From the plywood scraps left over, cut 9 pieces that measure 4 1/2" x 2 1/2". Attach 4 1/2" x 2 1/2" pieces to inside of back plywood you just attached. The small 4 1/2" x 2 1/2" blocks lined up with bottom edge of the back. Use wood glue and small brads to attach the 4 1/2" x 2 1/2" blocks as shown in the last two photos. I actually added these blocks at the end when I found that the cans could get stuck if the drop and don't roll forward before the next can drops. The small block kicks the can forward so that it can not get stuck by the next can. The last photo in the series shows the view from above where the cans will fall from the top ramp.

Step 8: Attach Top and Front Rails

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Place the top panel (9" x 45 3/8" piece of plywood) on the top of the assembly flush with the ends and back (see first photo). Mark the front edge of each of the inner and end panels. Remove the top and run a bead of wood glue along the top edge of each panel to the mark. Replace the top and tack it in place using at one end using small brads.Measure the spacing from the end panel to the inner panel next to it to make sure the spacing is 5" (see third photo). Now tack the top to the inner panel to hold in place while the glue dries. The next inner panel should be spaced 10" from the end. Continue adding 5" to the last spacing and tack each panel in place.

Now place the lower rail (2 1/2" x 44 5/8" piece) on the front of the assembly flush with the bottom (see fourth photo). Mark along the top of the rail on each inner panel as you did with the top. Now remove the lower rail and put a bead of wood glue along each inner and end  panel where you just marked. Then put the lower rail back in place and attach with small brads to each panel. 

Now place the upper rail (2" x 44 5/8" piece) on the front of the assembly flush with the top (see last photo). Mark along the bottom of the rail on each inner panel as you did with the top. Now remove the upper rail and put a bead of wood glue along each inner and end panel where you just marked. Then put the upper rail back in place and attach with small brads to each panel.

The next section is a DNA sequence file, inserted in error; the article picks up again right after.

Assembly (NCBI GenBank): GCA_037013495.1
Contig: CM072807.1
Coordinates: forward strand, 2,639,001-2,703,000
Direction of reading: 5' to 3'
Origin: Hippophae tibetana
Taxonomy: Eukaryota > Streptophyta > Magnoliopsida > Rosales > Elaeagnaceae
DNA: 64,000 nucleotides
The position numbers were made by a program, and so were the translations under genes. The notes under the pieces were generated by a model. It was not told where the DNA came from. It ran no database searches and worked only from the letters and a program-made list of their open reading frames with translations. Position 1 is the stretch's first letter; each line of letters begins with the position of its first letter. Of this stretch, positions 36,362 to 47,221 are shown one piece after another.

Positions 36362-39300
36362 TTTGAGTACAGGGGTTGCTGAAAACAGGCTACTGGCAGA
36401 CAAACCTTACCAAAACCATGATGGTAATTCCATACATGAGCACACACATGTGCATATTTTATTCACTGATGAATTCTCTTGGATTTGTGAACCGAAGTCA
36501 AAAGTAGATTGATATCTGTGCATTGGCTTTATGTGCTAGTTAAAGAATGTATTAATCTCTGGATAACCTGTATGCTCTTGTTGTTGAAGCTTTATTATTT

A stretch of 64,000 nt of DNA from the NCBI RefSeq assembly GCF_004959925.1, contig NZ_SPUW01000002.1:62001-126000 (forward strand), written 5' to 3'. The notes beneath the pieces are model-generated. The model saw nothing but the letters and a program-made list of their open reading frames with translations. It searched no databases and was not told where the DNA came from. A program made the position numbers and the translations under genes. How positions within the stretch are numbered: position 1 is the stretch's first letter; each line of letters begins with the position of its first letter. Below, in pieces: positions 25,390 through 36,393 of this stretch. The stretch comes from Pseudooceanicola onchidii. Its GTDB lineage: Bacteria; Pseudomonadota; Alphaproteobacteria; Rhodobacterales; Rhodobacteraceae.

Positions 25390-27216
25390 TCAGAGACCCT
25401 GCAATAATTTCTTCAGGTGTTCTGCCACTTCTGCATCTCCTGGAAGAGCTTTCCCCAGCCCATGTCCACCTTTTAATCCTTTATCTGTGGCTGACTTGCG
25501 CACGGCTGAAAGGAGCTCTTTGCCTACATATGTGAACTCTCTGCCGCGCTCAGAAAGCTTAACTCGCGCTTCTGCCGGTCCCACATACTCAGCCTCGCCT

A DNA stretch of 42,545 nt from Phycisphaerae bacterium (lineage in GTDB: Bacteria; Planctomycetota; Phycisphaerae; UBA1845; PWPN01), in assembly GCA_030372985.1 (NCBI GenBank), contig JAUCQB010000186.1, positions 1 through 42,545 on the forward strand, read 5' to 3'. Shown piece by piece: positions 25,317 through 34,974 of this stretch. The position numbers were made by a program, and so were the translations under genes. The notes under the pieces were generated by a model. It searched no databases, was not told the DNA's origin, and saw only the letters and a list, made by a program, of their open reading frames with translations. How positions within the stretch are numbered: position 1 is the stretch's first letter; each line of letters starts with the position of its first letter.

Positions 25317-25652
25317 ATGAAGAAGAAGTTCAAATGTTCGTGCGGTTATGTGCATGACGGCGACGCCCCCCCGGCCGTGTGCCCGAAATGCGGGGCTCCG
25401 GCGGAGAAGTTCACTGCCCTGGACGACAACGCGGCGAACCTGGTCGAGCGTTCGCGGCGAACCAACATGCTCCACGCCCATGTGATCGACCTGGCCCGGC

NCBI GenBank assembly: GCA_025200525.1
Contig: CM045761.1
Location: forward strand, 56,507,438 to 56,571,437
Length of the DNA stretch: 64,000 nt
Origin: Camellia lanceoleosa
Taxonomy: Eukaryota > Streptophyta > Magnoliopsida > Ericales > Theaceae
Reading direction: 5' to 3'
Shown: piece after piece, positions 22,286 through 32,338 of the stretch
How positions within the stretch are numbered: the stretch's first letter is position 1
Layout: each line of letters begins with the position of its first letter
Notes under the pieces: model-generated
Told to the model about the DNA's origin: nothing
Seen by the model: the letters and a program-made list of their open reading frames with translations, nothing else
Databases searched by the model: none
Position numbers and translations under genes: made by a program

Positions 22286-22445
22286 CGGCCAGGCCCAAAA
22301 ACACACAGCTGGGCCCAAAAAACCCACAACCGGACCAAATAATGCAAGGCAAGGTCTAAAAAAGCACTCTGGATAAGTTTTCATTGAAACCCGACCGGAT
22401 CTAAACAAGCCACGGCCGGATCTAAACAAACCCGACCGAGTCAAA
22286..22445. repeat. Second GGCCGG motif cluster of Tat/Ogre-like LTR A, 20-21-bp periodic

Now wait the requisite amount of time for the glue to dry and you are done! Time to go shopping...

Step 9: Concluding Remarks

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From the photo above showing my filled can FIFO. To fill the FIFO you simply drop the cans in through the slot on the top of the FIFO. You will notice that the FIFO actually overhangs the end of the shelf it is sitting on by about 2". This turned out to be a blessing as it is easy to remove the cans if you poke them up from below. It is difficult to get a grip on the cans from above to remove them, especially if your hands are really dry. The up-side of having the cans difficult to remove from above is that the cans seem to be well contained and I have never had an issue with any cans popping out without proper poking and prodding. You will also note from the photo that the top of the FIFO provides a sturdy shelf to store more supplies. Just make sure your shelf holding the FIFO is nice and strong to support all the weight. Each can weighs about a pound, so there is about 81 pounds of cans alone, and probably another 20 pounds in plywood.

Overall I am really happy with the can FIFO. The cans drop in and roll down very well. It is actually kind of fun filling it. The rolling and clunking sound it makes when I remove a can is satisfying to my inner child too. For the most part the cans rarely jam, but when they do it is easy to reach in and unjam the offending can. I did notice that symmetrical cans tend to jam less than unsymmetrical cans. In the photo showing two cans, the Del Monte can is unsymmetrical while the Swanson can is symmetrical. The Swanson can has a lip around the top and bottom of the can while the Del Monte can has a lip around the top but the bottom is actually depressed into the can. This tends to make the Del Monte not want to roll straight, which I think attributes to the occasional jam.
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In this case, isn't it First In Last Out? I would think you'd want the latest addition to the stack to be the last one to be pulled, same theory as stock rotation in a grocery store. Just curious...

If you fill it from the top and pick it from the bottom it will be first in (from top), first out (from bottom).

dirty_valentine (author)  craftclarity1 year ago
You have the theory right, but you are getting caught in semantics. Think of it this way: If you stacked your cans in a line, the first one you bought would be at the front of the line (First In). When you go to choose from that line you will pull front the front and it will be the "First Out". The next one you use would be the second one you bought (Second In - Second Out). "First In - Last Out" would mean that the first can you put in would be the last can you used (not what you want). Hopefully this makes sense.
SethB42 months ago

Has anyone tried this with other materials besides plywood? I'd like to make this for my pantry, but plywood just isn't very aesthetically appealing. I'd prefer a more finished look to it.

consider decorative front side molding

PICISIcom7 days ago